The dry bulk freight market: Just treading water?

A decade has passed since the 2008 dry bulk freight rates began a long downturn which coincided with the Financial Crisis and culminated with a historic low in January 2016. And while many are encouraged by the rebound since then, a cursory look at the Baltic Dry Bulk Index (BDI) indicates how serious the collapse was and how modest and fragile the recovery is. Not only has the dry bulk market not returned to pre-collapse levels, it’s struggling to maintain freight rates last seen in the previous millennium. Consider that in 1999 the BDI averaged 1,338. While it managed to breach the 1,500 mark briefly in late-2017, it is, for the most part, hovering below 1999 levels. Rather than a recovery then, this seems more like “a back to the future” scenario. Either way, dry bulk owners and operators are just happy to be able to operate their businesses profitably. So how does the bulk sector in 2018 really measure up to conditions in 1999? The numbers tell all: while the total capacity of the global fleet of bulk ships has more than tripled from 264 million dwt to 817 million dwt by Q1 2018, bulkers haven’t been as productive,… continue reading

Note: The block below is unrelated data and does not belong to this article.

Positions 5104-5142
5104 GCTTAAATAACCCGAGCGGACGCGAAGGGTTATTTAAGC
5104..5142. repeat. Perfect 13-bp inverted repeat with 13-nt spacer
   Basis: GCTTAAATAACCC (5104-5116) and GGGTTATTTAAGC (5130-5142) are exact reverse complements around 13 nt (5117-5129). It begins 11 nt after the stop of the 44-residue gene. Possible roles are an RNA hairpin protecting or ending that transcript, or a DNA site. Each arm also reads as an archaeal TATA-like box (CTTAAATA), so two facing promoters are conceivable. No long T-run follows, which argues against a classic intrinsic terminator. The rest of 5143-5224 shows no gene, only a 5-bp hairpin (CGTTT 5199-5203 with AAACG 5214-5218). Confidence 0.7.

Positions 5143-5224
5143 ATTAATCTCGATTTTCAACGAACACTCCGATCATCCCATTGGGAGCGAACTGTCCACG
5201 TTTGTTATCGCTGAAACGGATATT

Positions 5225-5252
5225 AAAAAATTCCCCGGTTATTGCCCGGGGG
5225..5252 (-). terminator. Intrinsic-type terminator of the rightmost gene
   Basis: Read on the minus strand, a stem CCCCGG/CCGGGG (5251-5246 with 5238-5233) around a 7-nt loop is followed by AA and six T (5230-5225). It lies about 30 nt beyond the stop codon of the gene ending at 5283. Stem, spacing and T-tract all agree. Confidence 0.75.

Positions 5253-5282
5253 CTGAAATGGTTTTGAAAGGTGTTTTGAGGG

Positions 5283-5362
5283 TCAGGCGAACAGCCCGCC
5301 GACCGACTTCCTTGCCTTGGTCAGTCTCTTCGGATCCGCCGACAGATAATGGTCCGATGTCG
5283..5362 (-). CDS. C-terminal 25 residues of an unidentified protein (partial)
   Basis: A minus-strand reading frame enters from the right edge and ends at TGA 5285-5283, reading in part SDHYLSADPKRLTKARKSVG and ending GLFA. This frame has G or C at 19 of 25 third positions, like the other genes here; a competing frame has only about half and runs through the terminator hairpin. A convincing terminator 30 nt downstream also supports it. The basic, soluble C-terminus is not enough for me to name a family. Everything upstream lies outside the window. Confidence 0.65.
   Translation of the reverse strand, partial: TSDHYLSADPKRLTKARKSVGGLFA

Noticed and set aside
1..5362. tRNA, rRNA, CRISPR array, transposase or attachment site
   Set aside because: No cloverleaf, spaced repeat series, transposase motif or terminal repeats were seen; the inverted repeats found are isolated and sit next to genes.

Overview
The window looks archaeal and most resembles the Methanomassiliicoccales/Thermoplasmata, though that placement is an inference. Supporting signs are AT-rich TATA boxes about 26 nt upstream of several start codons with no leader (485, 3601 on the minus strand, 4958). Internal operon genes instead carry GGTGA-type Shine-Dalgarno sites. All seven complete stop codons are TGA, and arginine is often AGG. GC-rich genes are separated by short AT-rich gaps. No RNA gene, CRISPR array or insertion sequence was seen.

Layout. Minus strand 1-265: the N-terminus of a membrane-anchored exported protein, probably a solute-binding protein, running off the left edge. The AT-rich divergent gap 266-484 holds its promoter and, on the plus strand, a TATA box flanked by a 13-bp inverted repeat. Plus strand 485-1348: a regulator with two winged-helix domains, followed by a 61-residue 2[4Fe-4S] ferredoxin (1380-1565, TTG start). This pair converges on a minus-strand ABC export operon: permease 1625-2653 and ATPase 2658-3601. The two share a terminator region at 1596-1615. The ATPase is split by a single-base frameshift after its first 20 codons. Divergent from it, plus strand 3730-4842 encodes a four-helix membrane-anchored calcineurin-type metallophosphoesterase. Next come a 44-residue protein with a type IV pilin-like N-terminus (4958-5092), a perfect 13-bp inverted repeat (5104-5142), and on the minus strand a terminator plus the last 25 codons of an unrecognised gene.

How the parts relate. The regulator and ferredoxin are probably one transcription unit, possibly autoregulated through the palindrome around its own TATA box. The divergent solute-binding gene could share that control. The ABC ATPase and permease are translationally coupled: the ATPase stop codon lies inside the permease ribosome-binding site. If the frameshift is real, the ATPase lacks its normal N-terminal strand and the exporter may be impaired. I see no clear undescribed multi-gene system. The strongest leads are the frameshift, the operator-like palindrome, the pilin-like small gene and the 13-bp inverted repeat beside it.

Continue reading The dry bulk freight market: Just treading water?. This article appeared first on CTRM Center.

Source: CTRM Center

Related Posts

Leave a reply